The Line Species Inventory, once generated may be improved over a stream of data. The Inventory is automatically adjusted or enhanced to include every line of text in the data stream. The improvement process classifies all text lines in the stream, the possible classification results being:

(a) normal match—the text line has been perfectly included by one and only one Line Species in the Inventory;

(b) ambiguous match—the text line was perfectly included by more than one Line Species, the most similar of which (using DOM) is picked by the system;

(c) fuzzy match—the text line was not perfectly included by any Line Species in the Inventory, but was found to be similar (DOM was greater than a predefined threshold) to a particular Line Species; and

(d) unmatched—the text line was neither included by, nor was it similar to any Line Species in the Inventory.

(For details of the line classification process, see the discussion of LST generation, below).

The improvement to the Inventory that is required (if at all) is based on the classification result for each text line. If there is a normal or ambiguous match, nothing need be done. If there is a fuzzy match or no match, then the text line is an exception and the Line Species Inventory must be improved to be able to include it. For a fuzzy match, the improvement involves changing the Line Species that fuzzily matches the text line, so that the Line Species will exactly match it. If it is not matched by anything, than it is added to a text line population which dynamically partitions itself into species of text lines, a new Line Species being created for each such text line species.

The classification process is also used in the generation of the LST. The algorithm for LST generation will be described in connection with the software routine 85 illustrated in FIG. 12. The system scales forward, line-by-line, through the report and checks for contentful lines and, for each contentful line E found, enters the classification routine at 86. The routine first checks to see if the text line is included in any Line Species in the Inventory. Thus, the routine first checks at 87 to see if there is another Line Species L in the Inventory and, if so, checks at 88 to see if L includes the text line E. If not, the routine returns to 87 and continues checking until all the Line Species in the Inventory have been considered.

If L includes E, the routine checks at 89 to see if L is part of a group G. If not, then the text line E is classified as being matched to the Line Species L. If L is part of a Group, then at 90, the system removes all lines in the Group G that do not have precedence over L. The routine then checks all of the other Line Species L″ in the Group, since the system will not permit a text line to be matched to more than one Line Species in a group. Thus, the routine checks at 91 to see if there is another Line Species L″ in the Group G and, if so, checks at 92 to see if it includes the text line E. If it does, the routine next, at 93, determines whether the Line Species L″ has its own group and, if so, the routine removes all lines in the Group G that are not in the group of L″. In other words, the system is only interested in Line Species in the intersection of the groups of L and L″. Then at 94 the routine also removes any lines in G that do not have precedence over L″, and then returns to 91 to check for the next Line Species in G. Once all of the Line Species in G have been checked, the routine moves to 95 to determine if there is more than one Line Species in G matched to the text line E. If not, then E is matched to L″. If there is more than one match, then the text line is deemed ambiguously matched to the Line Species in that set to which it has the highest DOM.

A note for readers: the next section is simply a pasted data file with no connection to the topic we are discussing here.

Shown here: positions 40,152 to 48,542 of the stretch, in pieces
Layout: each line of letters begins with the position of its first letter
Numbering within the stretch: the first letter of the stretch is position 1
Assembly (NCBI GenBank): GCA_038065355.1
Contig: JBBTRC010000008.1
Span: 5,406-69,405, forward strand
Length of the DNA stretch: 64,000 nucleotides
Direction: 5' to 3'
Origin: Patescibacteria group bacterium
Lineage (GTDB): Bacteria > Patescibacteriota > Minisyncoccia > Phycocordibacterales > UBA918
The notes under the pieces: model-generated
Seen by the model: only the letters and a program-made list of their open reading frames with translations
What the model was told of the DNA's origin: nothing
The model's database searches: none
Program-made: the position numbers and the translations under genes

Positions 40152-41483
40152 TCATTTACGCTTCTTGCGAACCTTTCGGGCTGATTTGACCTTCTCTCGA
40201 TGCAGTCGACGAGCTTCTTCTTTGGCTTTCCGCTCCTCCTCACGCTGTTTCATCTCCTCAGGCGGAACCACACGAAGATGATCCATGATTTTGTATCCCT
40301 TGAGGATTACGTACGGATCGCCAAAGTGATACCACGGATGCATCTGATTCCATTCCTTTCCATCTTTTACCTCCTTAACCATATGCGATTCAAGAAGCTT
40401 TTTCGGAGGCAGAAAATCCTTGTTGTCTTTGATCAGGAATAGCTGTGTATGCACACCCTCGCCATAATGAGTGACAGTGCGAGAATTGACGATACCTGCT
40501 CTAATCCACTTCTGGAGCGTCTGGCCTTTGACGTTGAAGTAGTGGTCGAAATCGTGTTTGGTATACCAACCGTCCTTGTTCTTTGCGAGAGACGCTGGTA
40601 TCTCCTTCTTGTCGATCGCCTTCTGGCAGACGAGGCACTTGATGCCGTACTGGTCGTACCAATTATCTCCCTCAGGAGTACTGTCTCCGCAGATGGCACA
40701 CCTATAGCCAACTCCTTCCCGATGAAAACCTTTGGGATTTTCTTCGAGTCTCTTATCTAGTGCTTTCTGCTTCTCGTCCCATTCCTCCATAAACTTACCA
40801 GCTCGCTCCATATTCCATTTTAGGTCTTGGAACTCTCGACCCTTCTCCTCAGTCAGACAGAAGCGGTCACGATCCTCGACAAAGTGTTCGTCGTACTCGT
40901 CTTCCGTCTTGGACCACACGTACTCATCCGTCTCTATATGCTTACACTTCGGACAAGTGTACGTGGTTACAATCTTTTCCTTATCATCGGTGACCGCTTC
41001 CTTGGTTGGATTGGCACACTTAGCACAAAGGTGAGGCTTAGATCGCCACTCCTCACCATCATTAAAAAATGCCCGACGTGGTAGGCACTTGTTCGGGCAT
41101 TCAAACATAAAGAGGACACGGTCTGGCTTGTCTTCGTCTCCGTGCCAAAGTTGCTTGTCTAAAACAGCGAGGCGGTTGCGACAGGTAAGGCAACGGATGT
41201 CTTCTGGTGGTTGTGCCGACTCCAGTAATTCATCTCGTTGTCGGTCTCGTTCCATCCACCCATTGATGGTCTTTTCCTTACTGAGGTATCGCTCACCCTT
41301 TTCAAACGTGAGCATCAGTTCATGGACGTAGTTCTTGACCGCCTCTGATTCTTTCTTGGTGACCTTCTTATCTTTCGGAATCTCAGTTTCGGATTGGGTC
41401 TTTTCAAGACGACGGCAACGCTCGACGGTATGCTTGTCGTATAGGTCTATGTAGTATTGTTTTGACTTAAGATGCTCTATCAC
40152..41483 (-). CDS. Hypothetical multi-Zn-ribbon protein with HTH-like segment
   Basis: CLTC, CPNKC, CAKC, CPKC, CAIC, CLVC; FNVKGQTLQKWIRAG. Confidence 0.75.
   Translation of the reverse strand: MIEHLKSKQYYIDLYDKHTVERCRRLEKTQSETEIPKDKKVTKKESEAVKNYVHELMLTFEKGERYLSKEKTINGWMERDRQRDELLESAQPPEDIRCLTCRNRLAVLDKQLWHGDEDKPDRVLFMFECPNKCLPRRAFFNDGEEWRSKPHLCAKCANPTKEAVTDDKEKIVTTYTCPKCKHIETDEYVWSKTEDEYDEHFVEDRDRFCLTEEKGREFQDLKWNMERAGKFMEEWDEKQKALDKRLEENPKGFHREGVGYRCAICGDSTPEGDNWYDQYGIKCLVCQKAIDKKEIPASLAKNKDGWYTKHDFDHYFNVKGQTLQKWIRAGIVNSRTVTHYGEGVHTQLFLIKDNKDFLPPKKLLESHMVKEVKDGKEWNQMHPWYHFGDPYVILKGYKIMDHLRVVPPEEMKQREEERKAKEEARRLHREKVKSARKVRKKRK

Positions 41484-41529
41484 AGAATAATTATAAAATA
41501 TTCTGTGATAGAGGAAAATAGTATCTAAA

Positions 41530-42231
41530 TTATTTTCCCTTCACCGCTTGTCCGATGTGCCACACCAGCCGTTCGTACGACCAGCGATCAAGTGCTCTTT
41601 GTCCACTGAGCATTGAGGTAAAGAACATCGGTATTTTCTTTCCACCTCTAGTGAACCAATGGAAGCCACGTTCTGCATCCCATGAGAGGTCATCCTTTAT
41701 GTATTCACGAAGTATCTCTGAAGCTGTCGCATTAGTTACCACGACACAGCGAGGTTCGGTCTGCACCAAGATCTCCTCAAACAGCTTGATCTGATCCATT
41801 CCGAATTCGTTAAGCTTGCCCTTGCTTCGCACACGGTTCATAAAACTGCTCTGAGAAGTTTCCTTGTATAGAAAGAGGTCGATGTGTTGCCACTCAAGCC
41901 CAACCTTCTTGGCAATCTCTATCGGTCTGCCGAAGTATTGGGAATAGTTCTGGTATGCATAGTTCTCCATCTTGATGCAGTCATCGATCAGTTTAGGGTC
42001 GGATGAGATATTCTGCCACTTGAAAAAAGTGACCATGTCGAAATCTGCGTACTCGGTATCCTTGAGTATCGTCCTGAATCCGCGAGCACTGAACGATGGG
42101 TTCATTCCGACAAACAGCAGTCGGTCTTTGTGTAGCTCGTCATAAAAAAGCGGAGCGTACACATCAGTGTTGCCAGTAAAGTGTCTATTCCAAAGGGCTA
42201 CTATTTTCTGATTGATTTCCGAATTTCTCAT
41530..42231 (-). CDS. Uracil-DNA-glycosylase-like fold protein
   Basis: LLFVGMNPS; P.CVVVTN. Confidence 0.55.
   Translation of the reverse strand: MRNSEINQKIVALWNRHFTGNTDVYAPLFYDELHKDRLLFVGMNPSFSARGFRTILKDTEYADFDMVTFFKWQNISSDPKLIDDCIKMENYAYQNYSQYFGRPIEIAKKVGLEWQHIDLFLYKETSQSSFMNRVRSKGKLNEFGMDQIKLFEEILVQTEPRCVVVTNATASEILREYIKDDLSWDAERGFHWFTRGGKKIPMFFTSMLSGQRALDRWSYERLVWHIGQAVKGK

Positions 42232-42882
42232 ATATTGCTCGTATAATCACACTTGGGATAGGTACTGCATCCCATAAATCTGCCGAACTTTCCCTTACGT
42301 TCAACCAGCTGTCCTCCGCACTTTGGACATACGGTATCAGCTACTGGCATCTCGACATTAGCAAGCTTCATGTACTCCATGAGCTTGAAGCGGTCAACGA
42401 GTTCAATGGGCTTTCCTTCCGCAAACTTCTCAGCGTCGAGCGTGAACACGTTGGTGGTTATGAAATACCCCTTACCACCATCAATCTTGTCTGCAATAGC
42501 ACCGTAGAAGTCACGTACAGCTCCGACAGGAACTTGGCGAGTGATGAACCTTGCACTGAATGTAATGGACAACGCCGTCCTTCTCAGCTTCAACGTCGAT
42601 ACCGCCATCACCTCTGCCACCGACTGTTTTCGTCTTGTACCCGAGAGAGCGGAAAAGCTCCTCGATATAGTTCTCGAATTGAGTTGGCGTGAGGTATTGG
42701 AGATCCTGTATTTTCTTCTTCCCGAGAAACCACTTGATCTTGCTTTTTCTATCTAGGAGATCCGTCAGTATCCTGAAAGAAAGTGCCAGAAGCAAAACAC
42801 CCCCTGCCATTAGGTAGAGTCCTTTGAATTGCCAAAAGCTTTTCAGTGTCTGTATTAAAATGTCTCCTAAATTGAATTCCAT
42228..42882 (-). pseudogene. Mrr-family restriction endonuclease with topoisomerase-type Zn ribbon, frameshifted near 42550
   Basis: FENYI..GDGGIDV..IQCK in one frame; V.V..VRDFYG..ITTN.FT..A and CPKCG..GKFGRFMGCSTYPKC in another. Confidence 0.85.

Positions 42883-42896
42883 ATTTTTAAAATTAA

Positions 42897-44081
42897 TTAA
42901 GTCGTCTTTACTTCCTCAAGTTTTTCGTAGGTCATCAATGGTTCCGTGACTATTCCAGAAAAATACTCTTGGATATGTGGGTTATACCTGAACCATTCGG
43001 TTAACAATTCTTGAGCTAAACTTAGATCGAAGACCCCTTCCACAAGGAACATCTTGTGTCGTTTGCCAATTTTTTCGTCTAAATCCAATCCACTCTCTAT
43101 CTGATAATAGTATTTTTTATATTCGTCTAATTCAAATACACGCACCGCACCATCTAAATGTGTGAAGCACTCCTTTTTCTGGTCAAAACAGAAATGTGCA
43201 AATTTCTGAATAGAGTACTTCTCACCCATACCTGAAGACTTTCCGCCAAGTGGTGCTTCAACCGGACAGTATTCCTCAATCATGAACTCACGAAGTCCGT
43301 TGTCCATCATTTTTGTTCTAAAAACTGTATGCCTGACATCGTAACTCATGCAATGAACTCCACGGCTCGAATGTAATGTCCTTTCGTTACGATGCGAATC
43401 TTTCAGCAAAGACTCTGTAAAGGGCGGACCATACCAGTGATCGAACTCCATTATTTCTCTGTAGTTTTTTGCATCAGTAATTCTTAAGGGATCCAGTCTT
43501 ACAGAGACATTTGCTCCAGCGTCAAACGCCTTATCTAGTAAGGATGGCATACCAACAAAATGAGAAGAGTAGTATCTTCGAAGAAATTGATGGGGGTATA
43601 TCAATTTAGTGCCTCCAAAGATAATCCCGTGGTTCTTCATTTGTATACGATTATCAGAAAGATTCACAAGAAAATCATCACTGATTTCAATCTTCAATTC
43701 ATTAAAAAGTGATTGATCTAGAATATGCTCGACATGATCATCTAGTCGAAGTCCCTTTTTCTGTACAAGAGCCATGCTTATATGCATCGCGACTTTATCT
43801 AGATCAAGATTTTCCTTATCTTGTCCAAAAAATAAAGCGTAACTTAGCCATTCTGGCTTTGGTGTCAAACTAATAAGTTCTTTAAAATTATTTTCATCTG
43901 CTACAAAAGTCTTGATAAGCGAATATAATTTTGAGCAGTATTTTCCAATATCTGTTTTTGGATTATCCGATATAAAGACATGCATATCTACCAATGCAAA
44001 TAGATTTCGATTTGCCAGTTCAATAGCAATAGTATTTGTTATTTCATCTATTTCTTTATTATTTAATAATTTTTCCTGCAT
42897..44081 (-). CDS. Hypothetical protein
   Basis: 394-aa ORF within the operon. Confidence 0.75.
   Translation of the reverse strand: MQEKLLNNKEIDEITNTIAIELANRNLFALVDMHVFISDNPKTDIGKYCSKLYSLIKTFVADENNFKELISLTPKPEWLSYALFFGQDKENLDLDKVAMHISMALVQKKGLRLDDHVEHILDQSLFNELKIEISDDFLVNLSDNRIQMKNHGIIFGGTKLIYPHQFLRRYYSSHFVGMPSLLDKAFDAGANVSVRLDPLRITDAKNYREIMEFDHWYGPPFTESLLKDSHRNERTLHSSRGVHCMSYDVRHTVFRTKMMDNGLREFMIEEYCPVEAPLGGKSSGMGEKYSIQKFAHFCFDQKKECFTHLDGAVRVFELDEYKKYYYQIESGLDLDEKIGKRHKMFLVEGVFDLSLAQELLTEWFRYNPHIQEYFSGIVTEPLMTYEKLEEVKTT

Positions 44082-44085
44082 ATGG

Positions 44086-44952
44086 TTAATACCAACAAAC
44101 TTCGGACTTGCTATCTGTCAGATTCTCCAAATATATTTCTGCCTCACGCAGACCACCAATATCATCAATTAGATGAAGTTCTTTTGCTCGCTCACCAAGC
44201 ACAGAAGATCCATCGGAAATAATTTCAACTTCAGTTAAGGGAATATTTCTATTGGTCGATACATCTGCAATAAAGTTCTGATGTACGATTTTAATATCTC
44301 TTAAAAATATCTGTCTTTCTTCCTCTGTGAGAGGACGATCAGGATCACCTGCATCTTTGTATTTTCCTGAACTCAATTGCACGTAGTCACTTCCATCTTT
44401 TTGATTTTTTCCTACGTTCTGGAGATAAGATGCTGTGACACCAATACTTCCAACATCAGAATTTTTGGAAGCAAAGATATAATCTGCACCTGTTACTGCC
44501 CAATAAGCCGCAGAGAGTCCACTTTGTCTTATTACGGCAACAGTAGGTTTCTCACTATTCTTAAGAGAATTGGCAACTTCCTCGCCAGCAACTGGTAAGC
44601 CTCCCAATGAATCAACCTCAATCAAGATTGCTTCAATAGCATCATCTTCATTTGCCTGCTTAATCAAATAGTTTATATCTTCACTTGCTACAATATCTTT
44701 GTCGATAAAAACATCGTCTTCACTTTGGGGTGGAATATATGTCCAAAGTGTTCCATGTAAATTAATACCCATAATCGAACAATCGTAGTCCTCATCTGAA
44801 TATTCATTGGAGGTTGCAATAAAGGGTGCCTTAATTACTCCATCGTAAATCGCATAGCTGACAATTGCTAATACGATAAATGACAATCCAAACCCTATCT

If, at 87, there are no more Line Species L in the Inventory, the routine moves to 96 to determine if there is any Line Species L′ to which the text line E has a DOM greater than or equal to k. If so, the text line E is classified as fuzzily matched to that Line Species to which it has the highest DOM and, if not, it is classified as unmatched.

The manner in which a Line Species Inventory is applied over a new text line stream and improved, if necessary, may be explained with the aid of the software routine illustrated in FIG. 13. First, the system initializes an empty text line population which will receive all unmatched text lines and create new Line Species definitions for them. Then the next text line in the stream is acquired at 100 and, if it is a contentful text line E, it is classified at 101 in accordance with the classification scheme described above and assigned a classification C (E). Next, at 102, the program checks to see if the classification is unmatched and, if it is, the text line is added at 103 to a text line population T. The program then checks at 104 to see if there are any more text lines and, if so, returns to 100. If, at 102, the classification of the text line was not unmatched, the program checks at 105 to see if it was a fuzzy match to a Line Species L. If so, the program checks at 106 to see if the DOM of the text line E to any existing species in the population T is greater than the DOM of E to Line Species L. If so, it is added to the text line population T at 103 and, if not, it is added to the sample of Line Species L and the program updates the Line Species definition at 107 to include the new text line and returns to 104. If added to the text line population T, the new text line either belongs to an existing species in the population T or a new one is created for it. If, at 105, the classification of text line E was not a fuzzy match, the program returns directly to 104.